They sit stuffed within a ruffled stack of documents beside my desk, although the haphazard nature of their filing belies their importance to me. They are “official immigration documents” but their value to me is far more personal than political.
The first document is a copy of the manifest from the good ship Oceanic, sailing on the Atlantic on the White Star Line out of Queensboro, Ireland in September 17, 1902. It arrived at Ellis Island, New York City and the historical record transcribed on the manifest is as follows:
Name: Michael Brett
Age: 17 (typed as 14)
Cash on person: $15
My grandfather left Ireland with not much to keep him there. He lost both of his parents at an early age, presumably to tuberculosis, although the historical record is a bit sketchy on this matter. Michael came over as an orphan with my great uncle John Brett, seeking a better life for he and his future offspring.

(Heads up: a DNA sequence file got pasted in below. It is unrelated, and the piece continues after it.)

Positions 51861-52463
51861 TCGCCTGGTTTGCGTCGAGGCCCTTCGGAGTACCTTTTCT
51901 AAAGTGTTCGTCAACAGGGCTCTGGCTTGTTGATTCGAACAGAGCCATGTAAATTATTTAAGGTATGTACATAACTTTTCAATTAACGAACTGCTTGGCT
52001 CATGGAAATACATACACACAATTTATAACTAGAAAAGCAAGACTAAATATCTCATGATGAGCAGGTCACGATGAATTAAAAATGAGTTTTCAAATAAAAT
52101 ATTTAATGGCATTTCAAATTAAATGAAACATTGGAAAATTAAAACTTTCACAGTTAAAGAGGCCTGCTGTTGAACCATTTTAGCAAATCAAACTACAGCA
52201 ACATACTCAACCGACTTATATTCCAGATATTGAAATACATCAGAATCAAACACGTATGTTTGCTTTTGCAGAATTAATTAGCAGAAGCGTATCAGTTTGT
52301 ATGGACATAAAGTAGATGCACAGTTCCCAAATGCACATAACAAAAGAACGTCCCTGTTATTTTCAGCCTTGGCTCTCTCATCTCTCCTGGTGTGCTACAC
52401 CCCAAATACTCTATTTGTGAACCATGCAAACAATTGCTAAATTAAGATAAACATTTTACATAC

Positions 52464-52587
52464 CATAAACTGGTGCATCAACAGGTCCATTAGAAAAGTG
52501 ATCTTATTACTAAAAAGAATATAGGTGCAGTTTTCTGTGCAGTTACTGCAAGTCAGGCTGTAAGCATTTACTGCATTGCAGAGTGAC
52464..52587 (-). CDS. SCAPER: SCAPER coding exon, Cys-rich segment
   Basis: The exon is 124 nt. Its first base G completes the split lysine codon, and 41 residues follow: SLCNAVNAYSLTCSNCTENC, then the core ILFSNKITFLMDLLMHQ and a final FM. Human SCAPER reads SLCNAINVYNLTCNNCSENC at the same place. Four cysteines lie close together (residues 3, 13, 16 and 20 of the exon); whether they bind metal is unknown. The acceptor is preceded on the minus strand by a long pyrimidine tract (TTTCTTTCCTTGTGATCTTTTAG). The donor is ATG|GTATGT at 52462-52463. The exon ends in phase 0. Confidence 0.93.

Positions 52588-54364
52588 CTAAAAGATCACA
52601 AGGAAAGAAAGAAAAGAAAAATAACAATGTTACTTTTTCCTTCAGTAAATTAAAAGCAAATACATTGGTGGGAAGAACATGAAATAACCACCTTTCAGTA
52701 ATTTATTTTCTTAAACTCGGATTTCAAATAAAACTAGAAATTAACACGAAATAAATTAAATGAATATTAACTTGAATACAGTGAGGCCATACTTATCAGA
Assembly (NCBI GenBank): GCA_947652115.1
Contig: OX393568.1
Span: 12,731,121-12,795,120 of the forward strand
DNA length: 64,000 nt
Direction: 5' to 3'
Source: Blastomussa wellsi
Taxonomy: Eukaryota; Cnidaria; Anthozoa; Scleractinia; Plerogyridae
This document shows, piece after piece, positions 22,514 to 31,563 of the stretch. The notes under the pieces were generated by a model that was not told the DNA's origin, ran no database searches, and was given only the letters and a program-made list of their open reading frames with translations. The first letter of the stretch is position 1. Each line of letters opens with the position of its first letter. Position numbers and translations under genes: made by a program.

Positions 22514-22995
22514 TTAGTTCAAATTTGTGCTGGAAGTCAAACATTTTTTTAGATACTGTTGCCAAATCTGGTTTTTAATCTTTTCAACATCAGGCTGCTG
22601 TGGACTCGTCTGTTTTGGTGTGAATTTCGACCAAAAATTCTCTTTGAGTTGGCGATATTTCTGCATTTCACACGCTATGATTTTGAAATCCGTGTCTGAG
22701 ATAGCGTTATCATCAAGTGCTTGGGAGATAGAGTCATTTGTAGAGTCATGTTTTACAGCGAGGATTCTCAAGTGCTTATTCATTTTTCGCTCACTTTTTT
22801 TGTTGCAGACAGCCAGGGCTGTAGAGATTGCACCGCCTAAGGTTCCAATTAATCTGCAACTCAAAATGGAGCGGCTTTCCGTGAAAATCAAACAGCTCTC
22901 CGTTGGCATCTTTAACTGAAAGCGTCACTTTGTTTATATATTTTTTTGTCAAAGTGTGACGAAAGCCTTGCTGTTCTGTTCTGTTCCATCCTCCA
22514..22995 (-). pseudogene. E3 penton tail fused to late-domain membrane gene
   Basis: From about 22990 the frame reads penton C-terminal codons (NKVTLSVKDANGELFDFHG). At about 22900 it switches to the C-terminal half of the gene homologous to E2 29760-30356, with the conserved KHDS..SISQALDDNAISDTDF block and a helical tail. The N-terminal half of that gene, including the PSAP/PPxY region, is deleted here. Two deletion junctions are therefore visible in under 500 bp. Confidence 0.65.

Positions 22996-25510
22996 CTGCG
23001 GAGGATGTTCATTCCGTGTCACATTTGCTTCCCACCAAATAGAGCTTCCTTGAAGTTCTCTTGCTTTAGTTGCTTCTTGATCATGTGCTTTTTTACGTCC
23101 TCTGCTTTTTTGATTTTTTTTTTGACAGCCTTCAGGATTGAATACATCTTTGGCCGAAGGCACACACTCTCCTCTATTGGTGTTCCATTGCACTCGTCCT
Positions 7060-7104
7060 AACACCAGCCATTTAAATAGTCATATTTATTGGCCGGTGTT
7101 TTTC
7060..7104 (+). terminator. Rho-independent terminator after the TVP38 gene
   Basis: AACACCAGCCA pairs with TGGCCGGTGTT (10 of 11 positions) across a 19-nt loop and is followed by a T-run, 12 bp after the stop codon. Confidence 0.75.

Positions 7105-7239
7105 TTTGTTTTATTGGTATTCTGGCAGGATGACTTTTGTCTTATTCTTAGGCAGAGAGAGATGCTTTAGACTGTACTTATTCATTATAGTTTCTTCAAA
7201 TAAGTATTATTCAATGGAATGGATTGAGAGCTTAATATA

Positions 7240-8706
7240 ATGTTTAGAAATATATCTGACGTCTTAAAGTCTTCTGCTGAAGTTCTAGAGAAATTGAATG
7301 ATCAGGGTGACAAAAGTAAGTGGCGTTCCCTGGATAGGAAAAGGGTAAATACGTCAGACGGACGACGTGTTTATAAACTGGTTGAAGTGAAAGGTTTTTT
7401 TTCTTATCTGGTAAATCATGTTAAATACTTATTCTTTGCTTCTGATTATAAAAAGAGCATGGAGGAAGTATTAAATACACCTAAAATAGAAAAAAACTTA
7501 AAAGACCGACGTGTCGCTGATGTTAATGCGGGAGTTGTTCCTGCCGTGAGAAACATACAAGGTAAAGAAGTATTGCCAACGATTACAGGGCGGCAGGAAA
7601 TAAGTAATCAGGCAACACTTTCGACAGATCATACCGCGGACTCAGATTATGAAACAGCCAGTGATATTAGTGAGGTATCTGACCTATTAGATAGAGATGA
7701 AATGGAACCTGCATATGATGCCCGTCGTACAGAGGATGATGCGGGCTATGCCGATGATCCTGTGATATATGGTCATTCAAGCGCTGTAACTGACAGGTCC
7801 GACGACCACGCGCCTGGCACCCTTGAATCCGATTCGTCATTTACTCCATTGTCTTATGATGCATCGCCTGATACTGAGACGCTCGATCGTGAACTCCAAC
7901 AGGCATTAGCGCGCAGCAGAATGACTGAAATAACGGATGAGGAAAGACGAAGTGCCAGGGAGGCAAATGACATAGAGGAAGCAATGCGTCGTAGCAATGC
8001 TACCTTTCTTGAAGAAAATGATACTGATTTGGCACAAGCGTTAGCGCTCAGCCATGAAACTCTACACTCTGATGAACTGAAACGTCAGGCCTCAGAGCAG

I moved to Chicago from Ohio when I was 21 and I was intimidated by the prospect. I can’t fathom what it must have been like to venture to a foreign country you have never visited. Then again, I also can’t imagine what it must have been like to be an orphan as a teenager with only $15 to your name.
From time to time, I read the manifest when I feel the urge to take a big step and need the proverbial kick in the ass to pull myself out of my routine. We all get stuck from time to time, as individuals and organizations. Change can be scary and paralyzing, particularly in a recession where you don’t know what lies ahead. But it beats stagnancy any day.
What big moves have you made to keep yourself moving forward and take yourself further in your journey? Are you moving ahead or spinning your wheels? Sometimes you just have to jump on that ship and see where it takes you.
The move worked out pretty well for Michael Brett. The orphan from Tulla, Ireland ended up having ten children of his own, and siring 53 grandchildren.
That second document I keep beside my desk? My Irish passport, which I was able to secure through Irish citizenship, the benefit of my grandfather being born in Ireland.
Happy St. Patrick’s Day.